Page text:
In his new book From Billy Graham to Sarah Palin: Evangelicals and the Betrayal of American Conservatism, historian Darryl Hart writes:
. . . modern American conservatism, as it emerged during the 1950s in the debates among traditionalists, libertarians, and anti-communists, has much to teach evangelicals and all Americans about the polity of the United States and the implications of the nation’s subsequent development from a federated republic to an international superpower. Conservative wariness about progress, efficiency, wealth, concentrated power, and mass culture is hardly reactionary but redolent with wisdom about human nature, social relations, and even the meaning of the United States . . . [J]udging evangelicals by conservative standards is fitting if born-again Protestants themselves claim to be conservative. If the assumptions and aims of evangelicals are at odds with conservatism, then concluding that born-again Protestantism is not conservative is not only fair, but correct . . . .
On the one hand, evangelicals will need to see that the way they understand morality, civil society, and the function of government is actually more compatible with the idealism of the Left than with the realism of the Right. In fact, one of the great ironies of the Religious Right is that its promotion of a biblically informed and faith-based politics cleared the way for a swath of evangelical writers who are now clearly opposed to conservatism and inclined to identify with the Left . . . .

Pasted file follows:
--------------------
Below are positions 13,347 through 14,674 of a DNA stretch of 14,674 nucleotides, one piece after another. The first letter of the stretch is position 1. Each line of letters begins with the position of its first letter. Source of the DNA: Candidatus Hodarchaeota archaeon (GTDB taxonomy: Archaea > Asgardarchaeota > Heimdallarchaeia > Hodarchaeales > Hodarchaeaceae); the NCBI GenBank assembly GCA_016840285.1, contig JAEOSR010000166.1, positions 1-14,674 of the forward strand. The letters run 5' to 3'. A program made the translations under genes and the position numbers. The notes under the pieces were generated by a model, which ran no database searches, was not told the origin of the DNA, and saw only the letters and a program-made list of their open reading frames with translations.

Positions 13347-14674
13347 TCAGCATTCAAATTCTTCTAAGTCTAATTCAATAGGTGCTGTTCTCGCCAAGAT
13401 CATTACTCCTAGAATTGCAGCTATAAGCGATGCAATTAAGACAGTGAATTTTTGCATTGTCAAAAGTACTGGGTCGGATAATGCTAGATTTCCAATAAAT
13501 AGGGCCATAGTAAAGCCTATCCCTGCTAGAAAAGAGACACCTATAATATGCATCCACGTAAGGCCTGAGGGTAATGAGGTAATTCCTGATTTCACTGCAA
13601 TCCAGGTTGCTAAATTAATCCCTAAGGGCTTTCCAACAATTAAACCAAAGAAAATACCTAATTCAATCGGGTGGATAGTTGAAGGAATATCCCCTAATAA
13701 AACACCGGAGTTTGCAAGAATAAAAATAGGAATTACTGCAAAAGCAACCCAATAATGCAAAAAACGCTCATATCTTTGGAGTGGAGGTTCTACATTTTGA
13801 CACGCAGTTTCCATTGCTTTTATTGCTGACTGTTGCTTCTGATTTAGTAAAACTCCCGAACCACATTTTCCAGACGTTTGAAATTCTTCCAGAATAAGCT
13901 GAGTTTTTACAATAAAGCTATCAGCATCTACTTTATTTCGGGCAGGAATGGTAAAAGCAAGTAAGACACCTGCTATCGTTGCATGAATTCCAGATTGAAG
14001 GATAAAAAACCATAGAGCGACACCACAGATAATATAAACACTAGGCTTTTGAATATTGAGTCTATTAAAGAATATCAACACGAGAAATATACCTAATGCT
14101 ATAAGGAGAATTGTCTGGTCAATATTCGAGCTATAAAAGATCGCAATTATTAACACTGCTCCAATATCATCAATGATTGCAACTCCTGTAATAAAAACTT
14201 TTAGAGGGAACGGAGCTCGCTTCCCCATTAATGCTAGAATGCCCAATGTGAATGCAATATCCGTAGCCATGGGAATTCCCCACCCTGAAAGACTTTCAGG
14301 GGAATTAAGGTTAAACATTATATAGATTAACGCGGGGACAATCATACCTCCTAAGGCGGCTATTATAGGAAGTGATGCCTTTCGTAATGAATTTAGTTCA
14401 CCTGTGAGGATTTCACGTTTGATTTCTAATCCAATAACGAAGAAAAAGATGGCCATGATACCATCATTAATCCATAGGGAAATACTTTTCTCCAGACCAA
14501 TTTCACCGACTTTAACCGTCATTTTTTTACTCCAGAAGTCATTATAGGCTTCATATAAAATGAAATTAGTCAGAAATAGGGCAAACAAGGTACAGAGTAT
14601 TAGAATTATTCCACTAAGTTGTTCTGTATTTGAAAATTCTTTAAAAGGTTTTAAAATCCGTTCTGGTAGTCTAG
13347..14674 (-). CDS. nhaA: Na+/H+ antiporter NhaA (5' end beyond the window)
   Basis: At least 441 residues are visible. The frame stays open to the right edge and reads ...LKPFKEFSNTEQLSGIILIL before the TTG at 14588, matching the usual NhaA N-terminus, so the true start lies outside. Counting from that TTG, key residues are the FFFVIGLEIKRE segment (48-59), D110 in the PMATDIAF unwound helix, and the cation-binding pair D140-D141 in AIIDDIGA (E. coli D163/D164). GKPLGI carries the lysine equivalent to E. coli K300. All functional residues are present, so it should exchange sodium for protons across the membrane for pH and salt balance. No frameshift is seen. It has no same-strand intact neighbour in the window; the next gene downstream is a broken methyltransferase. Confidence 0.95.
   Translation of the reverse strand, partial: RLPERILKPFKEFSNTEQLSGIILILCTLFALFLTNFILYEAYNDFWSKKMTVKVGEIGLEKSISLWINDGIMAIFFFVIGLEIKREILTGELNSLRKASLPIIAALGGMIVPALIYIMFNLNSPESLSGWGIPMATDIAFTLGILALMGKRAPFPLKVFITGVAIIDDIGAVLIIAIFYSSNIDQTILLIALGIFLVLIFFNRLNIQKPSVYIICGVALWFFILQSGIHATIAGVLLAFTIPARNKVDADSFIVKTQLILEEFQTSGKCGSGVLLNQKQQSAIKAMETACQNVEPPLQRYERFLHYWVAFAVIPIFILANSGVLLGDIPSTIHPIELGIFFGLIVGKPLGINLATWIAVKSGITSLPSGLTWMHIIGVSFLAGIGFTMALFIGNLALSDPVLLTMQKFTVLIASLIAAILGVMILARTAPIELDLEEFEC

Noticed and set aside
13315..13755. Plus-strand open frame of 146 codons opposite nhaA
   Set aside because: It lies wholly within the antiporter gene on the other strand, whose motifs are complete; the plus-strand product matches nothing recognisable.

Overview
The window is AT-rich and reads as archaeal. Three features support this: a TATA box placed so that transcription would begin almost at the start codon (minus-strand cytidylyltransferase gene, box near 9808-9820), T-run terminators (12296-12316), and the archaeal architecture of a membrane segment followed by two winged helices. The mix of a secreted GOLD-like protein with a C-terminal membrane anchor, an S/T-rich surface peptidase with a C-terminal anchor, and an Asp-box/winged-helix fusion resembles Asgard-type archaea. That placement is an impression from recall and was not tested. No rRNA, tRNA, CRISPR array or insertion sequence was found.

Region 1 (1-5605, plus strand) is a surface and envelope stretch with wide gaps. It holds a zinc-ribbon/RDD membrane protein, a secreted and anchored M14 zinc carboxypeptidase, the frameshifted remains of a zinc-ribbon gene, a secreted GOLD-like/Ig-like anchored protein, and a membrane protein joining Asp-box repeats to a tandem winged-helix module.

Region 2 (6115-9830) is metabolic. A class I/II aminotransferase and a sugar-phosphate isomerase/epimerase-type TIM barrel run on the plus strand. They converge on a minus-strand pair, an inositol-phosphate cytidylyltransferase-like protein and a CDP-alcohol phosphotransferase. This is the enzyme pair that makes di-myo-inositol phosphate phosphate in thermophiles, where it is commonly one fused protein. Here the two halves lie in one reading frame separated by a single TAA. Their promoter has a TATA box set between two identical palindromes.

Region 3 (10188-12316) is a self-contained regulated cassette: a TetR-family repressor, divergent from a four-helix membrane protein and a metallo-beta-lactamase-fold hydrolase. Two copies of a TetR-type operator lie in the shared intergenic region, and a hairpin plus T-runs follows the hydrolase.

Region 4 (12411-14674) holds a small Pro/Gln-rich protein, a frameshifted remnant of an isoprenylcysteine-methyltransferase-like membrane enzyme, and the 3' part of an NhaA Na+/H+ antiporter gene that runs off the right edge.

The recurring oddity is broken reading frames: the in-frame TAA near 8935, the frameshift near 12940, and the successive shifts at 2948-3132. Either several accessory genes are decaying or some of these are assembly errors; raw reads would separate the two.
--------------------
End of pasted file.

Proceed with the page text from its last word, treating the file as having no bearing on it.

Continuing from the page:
On the other hand, if evangelicals want to be classically conservative, they will need to reconsider the way that faith relates to politics, especially within the polity of the United States. This reconsideration will involve the recovery of an older Augustinian view of the relationship between the City of God and the City of Man, in which the ultimate purposes of history are not just located in the rise and fall of empires or republics but in the church of Jesus Christ. The religious reorientation is closely related to the political transformation evangelicals will need to undergo. Rather than looking at the American nation as a divinely instituted polity to make straight the way of the Lord, evangelicals will need to take counsel from conservatives on the relative unimportance of the nation-state for securing the truly human goods of the created order. Born-again Protestants will also need to consider the ways in which the American form of government places limits on the central political institutions for the sake of human institutions that do a better job of generating real community and cultivating responsible persons. In other words, evangelicals will need to learn from conservatives that the United States is valuable less for what it says about religion than for its specific understanding of the state and the need to keep branches of government, as well as national and local authorities, in check so that the other agencies may discharge their appropriate responsibilities.
If evangelicals can come to the realization that the United States is the more superior the less it is a religious juggernaut or a military hyperpower, they may actually become truly conservative. This change of outlook will not be easy (17-18).